While the introduction of the budget cap has snapped up the lion’s share of the headlines with regards to F1’s upcoming new commercial agreement, a fresh manner in which the prize money is distributed will be just as significant a development for some teams.
With the latest agreement centres primarily around sustainability – a motivation intensified by the coronavirus crisis – F1 will introduce the much-debated cost cap in 2021 in an effort to reward teams that spend wisely rather than sizeably.
However, the new agreement will also see a new prize money structure introduced to ensure a fairer split of the pot at the end of a season.
Currently payments are granted on a sliding scale depending on where a team finished the previous season, plus another fixed revenue paid to teams that finished inside the top ten in two of the previous three seasons.
On top of that, five teams receive bonus payments (Williams, Ferrari, Mercedes, Red Bull and McLaren) based on other criteria, such as their heritage status or the size of their investment into the sport.
Notably, Ferrari receives a bonus payment in the tens of millions as a ‘Long-Standing Team’ payment to the extent that the $73m extra it was paid in 2019 meant it recovered $205m in total - $28m more than title-winners Mercedes last year.
Though the finer details of the new format haven’t been confirmed, Ross Brawn suggests it will give midfield teams a greater opportunity to close the gap to the so-called ‘big three’ of Ferrari, Mercedes and Red Bull, giving them a better chance of podiums and wins.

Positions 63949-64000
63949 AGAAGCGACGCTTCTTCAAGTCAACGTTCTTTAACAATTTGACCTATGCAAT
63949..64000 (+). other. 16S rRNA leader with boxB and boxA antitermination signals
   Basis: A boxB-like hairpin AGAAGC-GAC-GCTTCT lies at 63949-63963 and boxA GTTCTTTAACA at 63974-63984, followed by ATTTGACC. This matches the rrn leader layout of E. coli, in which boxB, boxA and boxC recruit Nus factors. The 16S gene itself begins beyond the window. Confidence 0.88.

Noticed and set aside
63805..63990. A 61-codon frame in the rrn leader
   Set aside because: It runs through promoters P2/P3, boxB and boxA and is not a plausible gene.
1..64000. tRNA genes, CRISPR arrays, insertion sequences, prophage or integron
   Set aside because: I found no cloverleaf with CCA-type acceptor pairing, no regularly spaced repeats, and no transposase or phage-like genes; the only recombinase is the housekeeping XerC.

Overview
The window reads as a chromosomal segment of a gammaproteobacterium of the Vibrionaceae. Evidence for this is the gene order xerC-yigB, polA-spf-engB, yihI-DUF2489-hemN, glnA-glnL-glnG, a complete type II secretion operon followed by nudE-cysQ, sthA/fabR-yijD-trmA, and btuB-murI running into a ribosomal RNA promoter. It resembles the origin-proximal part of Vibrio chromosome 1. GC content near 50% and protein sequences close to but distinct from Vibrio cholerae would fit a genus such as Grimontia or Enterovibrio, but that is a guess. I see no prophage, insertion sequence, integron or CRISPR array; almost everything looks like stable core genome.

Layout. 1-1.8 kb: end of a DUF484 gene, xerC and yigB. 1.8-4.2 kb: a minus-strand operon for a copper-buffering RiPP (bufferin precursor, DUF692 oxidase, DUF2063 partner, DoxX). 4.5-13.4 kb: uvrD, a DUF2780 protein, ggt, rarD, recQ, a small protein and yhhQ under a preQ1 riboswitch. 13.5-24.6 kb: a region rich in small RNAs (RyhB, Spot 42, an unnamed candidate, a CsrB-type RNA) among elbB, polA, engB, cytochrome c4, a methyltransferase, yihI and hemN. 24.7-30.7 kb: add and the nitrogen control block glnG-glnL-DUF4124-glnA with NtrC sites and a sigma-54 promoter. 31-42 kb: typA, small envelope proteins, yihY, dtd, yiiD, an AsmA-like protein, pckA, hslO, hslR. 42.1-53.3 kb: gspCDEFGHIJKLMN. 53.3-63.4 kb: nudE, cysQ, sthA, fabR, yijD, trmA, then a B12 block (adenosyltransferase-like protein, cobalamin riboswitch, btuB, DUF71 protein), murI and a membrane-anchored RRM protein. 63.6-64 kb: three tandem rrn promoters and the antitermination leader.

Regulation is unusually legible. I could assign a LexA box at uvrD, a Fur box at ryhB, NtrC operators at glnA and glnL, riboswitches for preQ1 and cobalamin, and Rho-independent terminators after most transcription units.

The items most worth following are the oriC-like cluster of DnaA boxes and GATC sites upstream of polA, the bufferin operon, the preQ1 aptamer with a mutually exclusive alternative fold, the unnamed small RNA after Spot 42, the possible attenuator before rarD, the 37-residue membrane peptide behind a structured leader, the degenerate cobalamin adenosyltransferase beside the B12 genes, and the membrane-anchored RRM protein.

“There’s going to be a much more equitable prize fund in the new agreement so the midfield teams in particular are going to be much better off with their portion of the prize money,” he told Sky Sports F1.
“It’s being balanced in every direction. We’re reducing the amount of money that can be spent in F1 and we’re improving the distribution of the prize funds more evenly amongst the teams.
“So a good midfield team should be able to score podiums, maybe a win, and it should make a small profit. If we can achieve that then we have got a very sustainable future.” “We will judge at what level we should support the prize fund in the next 6-12 months because obviously if we lose teams in this period it would be a tragedy.
“We’re working very hard in a fair and equitable way amongst the teams. I think Liberty have shown their strength to create the funds available and we just need to see how things now develop.”